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The Flawed Stereotype of Lawyers May Cause a Law School Epidemic

By on June 29, 2017

THE FLAWED STEREOTYPE

We’ve all seen it: the pounding on the desk, the shouting across the courtroom.

Nearly every legal drama in the past half-century has perpetrated the same cutthroat stereotype of lawyers.

This made me, a prospective law school student, worried about my future.  When I told people I wanted to be a lawyer, they’d cringe.

“You would be miserable as a lawyer!” they’d say.  Others asked, “Did your parents brainwash you into it?”

And frankly, for a short time, I began to worry that they were right.  Was I about to take a turn into the dark side?

My story is not unique.  Aspiring law students across America face a similar struggle—just because they aren’t loud and combative they have been discouraged from going to law school.  It’s as if the soft-spoken, empathic types don’t have the chops to be lawyers.

But then, thankfully, my view changed.  I met Daria Roithmayr, a professor of law at USC who told me something that I’ll never forget:

“Great lawyers come from all different backgrounds,” she said.  “You can be a successful lawyer regardless of whether you are soft spoken or flamboyant.”

Professor Roithmayr explained that the empathic lawyer could have an edge over the others.  She used the example of a character on the TV series, True Detective, who uses his ability to empathize with the suspect to break down his barriers and eventually get him to confess to the crime.  This character uses empathy as his “superpower.”

THE EPIDEMIC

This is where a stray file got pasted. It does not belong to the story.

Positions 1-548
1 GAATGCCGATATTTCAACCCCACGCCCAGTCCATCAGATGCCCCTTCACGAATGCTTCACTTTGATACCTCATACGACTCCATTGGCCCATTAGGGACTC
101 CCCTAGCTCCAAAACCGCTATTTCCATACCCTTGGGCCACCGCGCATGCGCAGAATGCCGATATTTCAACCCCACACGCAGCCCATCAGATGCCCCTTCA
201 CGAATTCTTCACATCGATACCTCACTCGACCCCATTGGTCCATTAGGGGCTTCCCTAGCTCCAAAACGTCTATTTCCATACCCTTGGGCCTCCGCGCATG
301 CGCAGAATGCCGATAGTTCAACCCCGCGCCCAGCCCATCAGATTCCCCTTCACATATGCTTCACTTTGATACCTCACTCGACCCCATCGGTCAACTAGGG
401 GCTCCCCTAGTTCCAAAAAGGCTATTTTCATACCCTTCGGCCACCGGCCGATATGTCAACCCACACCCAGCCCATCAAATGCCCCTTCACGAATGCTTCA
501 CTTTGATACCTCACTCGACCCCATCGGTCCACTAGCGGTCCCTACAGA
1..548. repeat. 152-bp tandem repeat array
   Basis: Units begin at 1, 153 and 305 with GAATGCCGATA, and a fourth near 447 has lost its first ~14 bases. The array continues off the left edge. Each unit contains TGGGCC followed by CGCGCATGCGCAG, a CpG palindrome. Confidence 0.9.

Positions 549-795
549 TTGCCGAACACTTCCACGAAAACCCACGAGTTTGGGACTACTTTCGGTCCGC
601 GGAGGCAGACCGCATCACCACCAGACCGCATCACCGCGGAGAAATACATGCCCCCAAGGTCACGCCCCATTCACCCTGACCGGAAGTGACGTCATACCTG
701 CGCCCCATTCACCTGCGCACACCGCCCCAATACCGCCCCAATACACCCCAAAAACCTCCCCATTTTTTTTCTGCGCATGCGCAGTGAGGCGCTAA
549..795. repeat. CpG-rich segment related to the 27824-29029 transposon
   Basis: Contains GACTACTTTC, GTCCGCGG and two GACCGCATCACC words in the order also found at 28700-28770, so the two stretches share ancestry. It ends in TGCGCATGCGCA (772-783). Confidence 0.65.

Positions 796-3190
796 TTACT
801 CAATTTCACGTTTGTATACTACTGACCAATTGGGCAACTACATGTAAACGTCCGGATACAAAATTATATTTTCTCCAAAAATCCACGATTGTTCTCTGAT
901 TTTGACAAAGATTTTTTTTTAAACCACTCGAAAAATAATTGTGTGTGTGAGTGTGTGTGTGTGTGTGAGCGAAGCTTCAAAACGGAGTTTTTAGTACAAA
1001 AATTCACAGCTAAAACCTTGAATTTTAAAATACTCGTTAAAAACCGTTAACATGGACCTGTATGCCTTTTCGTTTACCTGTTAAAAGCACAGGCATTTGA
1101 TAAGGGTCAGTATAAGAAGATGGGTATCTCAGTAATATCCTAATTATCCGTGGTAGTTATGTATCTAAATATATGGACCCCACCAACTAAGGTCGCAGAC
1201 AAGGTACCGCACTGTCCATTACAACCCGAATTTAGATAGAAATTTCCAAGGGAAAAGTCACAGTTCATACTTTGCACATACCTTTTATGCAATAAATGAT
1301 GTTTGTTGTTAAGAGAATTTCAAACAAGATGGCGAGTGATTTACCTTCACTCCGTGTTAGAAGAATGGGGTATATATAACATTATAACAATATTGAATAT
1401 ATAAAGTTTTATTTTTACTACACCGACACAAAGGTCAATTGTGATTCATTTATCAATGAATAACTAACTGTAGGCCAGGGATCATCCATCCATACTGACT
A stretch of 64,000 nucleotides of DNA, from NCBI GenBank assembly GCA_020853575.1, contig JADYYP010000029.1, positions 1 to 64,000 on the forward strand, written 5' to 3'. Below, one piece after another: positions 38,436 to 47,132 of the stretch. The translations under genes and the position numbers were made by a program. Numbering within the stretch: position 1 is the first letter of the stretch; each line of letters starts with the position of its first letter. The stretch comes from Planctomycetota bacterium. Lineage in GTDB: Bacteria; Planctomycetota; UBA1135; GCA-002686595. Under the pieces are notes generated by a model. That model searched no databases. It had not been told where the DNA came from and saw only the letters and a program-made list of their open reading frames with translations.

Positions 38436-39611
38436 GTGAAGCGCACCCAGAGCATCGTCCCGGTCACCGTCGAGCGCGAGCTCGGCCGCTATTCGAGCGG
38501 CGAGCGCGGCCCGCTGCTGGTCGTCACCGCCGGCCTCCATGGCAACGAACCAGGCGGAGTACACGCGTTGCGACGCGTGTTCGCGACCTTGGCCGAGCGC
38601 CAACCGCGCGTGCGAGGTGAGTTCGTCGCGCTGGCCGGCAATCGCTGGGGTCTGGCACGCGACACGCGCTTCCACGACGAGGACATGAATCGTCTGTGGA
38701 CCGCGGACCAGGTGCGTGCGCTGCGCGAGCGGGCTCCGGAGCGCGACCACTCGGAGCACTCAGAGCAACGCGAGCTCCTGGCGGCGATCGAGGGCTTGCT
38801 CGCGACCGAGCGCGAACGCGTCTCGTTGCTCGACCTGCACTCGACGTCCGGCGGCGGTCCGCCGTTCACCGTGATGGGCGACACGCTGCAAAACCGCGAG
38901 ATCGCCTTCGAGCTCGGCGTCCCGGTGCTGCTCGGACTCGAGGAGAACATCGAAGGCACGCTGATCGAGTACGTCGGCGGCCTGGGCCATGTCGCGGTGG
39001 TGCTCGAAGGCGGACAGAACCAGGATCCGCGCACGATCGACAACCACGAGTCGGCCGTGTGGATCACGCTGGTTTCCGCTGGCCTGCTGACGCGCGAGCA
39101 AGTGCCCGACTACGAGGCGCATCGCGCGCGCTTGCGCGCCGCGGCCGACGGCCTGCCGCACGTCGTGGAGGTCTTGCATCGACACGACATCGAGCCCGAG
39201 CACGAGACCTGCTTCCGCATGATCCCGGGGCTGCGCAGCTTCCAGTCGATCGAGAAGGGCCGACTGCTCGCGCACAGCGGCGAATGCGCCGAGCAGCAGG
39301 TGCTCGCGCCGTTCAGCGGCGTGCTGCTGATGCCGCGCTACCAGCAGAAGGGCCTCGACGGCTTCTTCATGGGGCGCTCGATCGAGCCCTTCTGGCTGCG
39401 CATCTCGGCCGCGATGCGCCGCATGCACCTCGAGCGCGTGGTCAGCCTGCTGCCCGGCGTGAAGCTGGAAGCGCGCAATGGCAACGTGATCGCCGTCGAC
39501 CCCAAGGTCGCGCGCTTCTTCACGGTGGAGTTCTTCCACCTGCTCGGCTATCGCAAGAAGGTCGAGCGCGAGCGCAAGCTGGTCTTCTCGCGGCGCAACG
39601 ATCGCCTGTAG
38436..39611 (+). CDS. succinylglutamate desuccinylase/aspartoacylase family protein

Now, sadly, many law school hopefuls haven’t heard Professor Roithmayr’s rebuttal.  It’s fair to assume that most college students still think you need to be the outspoken, aggressive type to succeed as an attorney.

Remember, we are the millennial generation.  The TV set had a hand in raising most of us.  We’ve seen shows like Suits and The Practice, along with movies like A Few Good Men.  The impressions they’ve had on us cannot be downplayed.

This may seem like a non-issue at first glance.  But in ten or twenty years from now, what will happen if all the soft-spoken, empathic potential lawyers are dissuaded from applying to law school because they don’t fit the perpetuated archetype?

Our whole legal system may lose out on the type of attorneys our society needs the most.

Being soft-spoken is not a liability, but could be an asset.  Those who are soft-spoken or empathic get their point across by speaking thoughtfully instead of speaking loudly.  A soft-spoken lawyer will observe, ask questions, and listen in order to advance their negotiation tactics.

A lawyer needs to be mindful and intuitive to understand the depths of our laws and the opponent’s perspective.

The stereotypical lawyer may thrive in courthouse dramas, but that’s not the only way to succeed in real life.

Imagine a lawyer who intuitively feels what the jury needs to hear.  Now imagine the lawyer who can look at the case from his opponent’s perspective.  This lawyer analyzes and develops his case in a language that persuades his opponent.

In a world of fist-pounding attorneys, the empathic lawyer has a secret weapon.  Emotional intelligence isn’t only for psychologists.

There was a time when women were not believed to make good lawyers.  That was proven wrong. It’s now time for the introverts to take center stage.

Lawyers and law schools alike will benefit by educating the public about the multiple faces of the legal profession.

It takes a certain analytical skill to be a good lawyer, but in the end, it takes all kinds to make a profession.  So don’t succumb to the naysayers.  You don’t have to be a bulldog to be a good attorney—your work ethic and passion determine your success.

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About Lana Halavi

Lana Halavi is 23 years old and living in Los Angeles, California. Lana received her Bachelor's degree from UCLA in Linguistics and Psychology. She is now a third-year law student at Pepperdine University School of Law.